These fine old buildings have sat unused for the past four years in a climate that could never be called conducive to long-term storage. Most buildings had burst pipes, electrical issues, broken windows, leaky roofs and a whole lot of grime.. Further, when the college closed it happened rather suddenly, so a lot of stuff was just left there. Imagine a 12X12 room piled floor to ceiling with computer monitors, another with towers, most beyond salvage. Throw in swiftly vacated dorms, apartments, offices…you get the idea. We had a mess to deal with. Our goal was to get this place ready for camp in the summer, with first campers arriving June 6th.
SFAC has had to reinvent itself a little to handle this incredible gift. The job of bringing this campus back to life was far too big for our tiny organization. So we went to our community. We asked for donations, we asked for volunteers, and, man have we been rewarded! As of last week we have had over 20,000 volunteer hours donated. That is particularly impressive when you consider that we are a town of only 8,000 people. The first 10,000 hours came in the first 4 months. Some people are giving more than 40 hours each week on top of their day jobs. People are scurrying about every day, but the biggest days are Saturday. Every Saturday from February through may we had a work party. Most weeks we got around 50 people. One week we had 3 times that many. All of them work hard, and they all get hungry. That’s where I come in. At the very beginning I expressed to the board that one of the biggest challenges of such a big task was morale. And of course, I spell that FOOD. So I took on the job of organizing and providing lunch for our Saturday work parties. Others supplied food as well. Together, over 16 weeks, we provided almost 800 lunches to the hardworking volunteers that have been revitalizing our campus.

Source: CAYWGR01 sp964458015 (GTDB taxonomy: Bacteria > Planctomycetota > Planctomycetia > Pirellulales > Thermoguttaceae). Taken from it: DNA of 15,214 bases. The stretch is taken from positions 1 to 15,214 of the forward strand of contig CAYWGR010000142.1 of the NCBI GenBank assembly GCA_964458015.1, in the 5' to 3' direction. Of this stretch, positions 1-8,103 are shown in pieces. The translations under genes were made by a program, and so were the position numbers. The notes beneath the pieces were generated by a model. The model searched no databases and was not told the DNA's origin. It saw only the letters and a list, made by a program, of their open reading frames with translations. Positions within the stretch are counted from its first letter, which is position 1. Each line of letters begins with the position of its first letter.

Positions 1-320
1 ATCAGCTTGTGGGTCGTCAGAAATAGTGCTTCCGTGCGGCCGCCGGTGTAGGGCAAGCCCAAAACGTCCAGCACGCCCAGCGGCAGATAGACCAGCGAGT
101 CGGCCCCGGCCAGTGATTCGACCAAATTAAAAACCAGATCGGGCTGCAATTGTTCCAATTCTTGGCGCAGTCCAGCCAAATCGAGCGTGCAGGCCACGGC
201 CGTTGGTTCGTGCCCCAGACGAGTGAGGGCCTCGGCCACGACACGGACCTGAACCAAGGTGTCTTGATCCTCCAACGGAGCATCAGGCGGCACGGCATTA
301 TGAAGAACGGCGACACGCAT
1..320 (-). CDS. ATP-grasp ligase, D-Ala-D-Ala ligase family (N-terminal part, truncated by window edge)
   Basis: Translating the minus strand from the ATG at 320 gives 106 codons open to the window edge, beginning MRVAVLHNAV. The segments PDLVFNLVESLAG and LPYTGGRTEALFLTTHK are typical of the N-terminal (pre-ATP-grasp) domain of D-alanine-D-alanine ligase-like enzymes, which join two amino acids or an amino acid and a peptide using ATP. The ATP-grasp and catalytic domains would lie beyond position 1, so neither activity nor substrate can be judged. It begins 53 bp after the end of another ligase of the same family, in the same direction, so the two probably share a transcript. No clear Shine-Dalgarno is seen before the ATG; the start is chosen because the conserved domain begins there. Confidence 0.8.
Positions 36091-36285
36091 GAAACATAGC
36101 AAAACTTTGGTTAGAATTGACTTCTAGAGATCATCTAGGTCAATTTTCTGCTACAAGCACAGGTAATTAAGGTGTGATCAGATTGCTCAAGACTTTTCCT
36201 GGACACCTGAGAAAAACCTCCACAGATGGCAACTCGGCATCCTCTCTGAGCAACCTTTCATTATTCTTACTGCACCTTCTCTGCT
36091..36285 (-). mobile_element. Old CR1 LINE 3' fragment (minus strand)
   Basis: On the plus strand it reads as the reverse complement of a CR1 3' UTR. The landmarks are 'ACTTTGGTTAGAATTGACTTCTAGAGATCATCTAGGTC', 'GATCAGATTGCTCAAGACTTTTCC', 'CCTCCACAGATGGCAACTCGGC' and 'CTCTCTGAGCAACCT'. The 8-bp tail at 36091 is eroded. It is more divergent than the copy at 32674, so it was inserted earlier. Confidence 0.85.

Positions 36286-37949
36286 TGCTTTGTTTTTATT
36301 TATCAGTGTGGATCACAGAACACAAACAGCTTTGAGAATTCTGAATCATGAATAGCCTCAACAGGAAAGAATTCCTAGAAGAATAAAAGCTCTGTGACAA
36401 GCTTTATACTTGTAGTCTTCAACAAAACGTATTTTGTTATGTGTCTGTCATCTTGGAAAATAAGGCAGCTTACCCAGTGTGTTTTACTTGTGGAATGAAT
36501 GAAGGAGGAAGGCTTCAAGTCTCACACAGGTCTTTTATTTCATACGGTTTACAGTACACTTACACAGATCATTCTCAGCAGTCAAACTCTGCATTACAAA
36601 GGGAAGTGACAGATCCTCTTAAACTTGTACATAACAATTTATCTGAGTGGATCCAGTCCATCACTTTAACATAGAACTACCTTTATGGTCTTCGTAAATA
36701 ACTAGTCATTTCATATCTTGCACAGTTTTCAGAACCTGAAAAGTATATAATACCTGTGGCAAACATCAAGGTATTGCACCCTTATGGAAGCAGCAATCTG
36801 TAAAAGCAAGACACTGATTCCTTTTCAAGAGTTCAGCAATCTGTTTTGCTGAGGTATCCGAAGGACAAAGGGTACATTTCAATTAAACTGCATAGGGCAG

We also served and cleaned up.
In addition to this, one Saturday our local grocery store owners made, donated and served chili dogs for 150 workers in one day. That Saturday the rest of us just did salads and desserts.
Below is a summary of the food I personally made for those 16 Saturdays.
48 loaves of bread
45 crock pots of soup or stew
22 salads and vegetable dishes
12 crocks of rice, pasta or potatoes
1 14 lb King salmon
1 13 lb ham